Compressing pre-trained language models by matrix decomposition.
Proceedings of the 1st Conference of the Asia-Pacific Chapter of the Association for Computational Linguistics and the 10th International Joint Conference on Natural Language Processing, Suzhou, China, pp. 884–889. External Links: Cited by: Introduction.
- Language models are few-shot learners. External Links: Cited by: Design and Consideration.
- Greenformers: improving computation and memory efficiency in transformer models via low-rank approximation. External Links: Cited by: Introduction.
- Multimodal end-to-end sparse model for emotion recognition. In NAACL, Cited by: Introduction.
- Singular value decomposition and least squares solutions. Numer. Math. 14 (5), pp. 403–420. External Links: Cited by: Introduction, Design and Consideration.
- Measuring the algorithmic efficiency of neural networks. External Links: Cited by: Introduction.
- Factorization tricks for lstm networks. ICLR Workshop. Cited by: Introduction.
Quantifying the carbon emissions of machine learning. Workshop on Tackling Climate Change with Machine Learning at NeurIPS 2019. Cited by: Introduction.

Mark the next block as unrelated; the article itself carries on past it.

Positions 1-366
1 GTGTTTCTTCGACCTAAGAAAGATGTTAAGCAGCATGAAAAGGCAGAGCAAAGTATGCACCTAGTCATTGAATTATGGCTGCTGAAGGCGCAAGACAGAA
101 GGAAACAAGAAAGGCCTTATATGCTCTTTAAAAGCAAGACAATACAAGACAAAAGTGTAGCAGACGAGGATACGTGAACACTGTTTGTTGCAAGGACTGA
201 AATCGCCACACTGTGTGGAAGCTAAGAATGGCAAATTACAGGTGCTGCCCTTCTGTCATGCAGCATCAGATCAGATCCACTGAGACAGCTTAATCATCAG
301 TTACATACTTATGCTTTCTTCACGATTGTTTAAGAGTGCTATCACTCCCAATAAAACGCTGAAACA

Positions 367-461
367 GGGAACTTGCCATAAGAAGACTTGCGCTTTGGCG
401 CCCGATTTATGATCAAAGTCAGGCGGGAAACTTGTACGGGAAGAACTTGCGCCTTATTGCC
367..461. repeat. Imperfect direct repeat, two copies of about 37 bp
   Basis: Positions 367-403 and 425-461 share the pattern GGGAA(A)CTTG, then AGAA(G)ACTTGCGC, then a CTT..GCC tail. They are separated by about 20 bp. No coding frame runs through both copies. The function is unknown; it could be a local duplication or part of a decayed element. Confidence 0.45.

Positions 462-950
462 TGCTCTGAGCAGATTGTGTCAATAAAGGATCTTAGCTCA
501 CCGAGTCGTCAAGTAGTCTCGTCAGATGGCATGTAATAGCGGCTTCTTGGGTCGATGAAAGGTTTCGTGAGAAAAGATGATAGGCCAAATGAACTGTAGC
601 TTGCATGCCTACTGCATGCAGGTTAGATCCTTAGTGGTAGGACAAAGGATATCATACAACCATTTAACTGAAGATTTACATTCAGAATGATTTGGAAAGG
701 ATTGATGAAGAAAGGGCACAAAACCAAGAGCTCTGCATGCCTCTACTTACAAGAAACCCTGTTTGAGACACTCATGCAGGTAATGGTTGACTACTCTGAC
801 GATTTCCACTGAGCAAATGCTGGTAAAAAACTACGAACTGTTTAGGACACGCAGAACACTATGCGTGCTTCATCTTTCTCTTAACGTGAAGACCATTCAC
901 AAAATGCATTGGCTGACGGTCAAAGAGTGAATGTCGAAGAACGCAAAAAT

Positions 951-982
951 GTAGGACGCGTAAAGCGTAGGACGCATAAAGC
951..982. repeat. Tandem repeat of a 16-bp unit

- Algorithms for non-negative matrix factorization. In Advances in Neural Information Processing Systems, T. Leen, T. Dietterich, and V. Tresp (Eds.), Vol. 13, pp. . External Links: Cited by: Introduction, Design and Consideration.
- PyTorch: an imperative style, high-performance deep learning library. In Advances in Neural Information Processing Systems 32, H. Wallach, H. Larochelle, A. Beygelzimer, F. d'Alché-Buc, E. Fox, and R. Garnett (Eds.), pp. 8024–8035. External Links: Cited by: Introduction.
- Carbon emissions and large neural network training. External Links: Cited by: Introduction.
- Green ai. Commun. ACM 63 (12), pp. 54–63. External Links: Cited by: Introduction.
- Energy and policy considerations for deep learning in NLP. In Proceedings of the 57th Annual Meeting of the Association for Computational Linguistics, Florence, Italy, pp. 3645–3650. External Links: Cited by: Introduction.
- Lightweight and efficient end-to-end speech recognition using low-rank transformer. In 2020 IEEE International Conference on Acoustics, Speech and Signal Processing, ICASSP 2020, Barcelona, Spain, May 4-8, 2020, pp. 6144–6148. External Links: Cited by: Introduction.
- On the effectiveness of low-rank matrix factorization for lstm model compression. In Proceedings of the 33rd Pacific Asia Conference on Language, Information and Computation, pp. 253–262. Cited by: Introduction.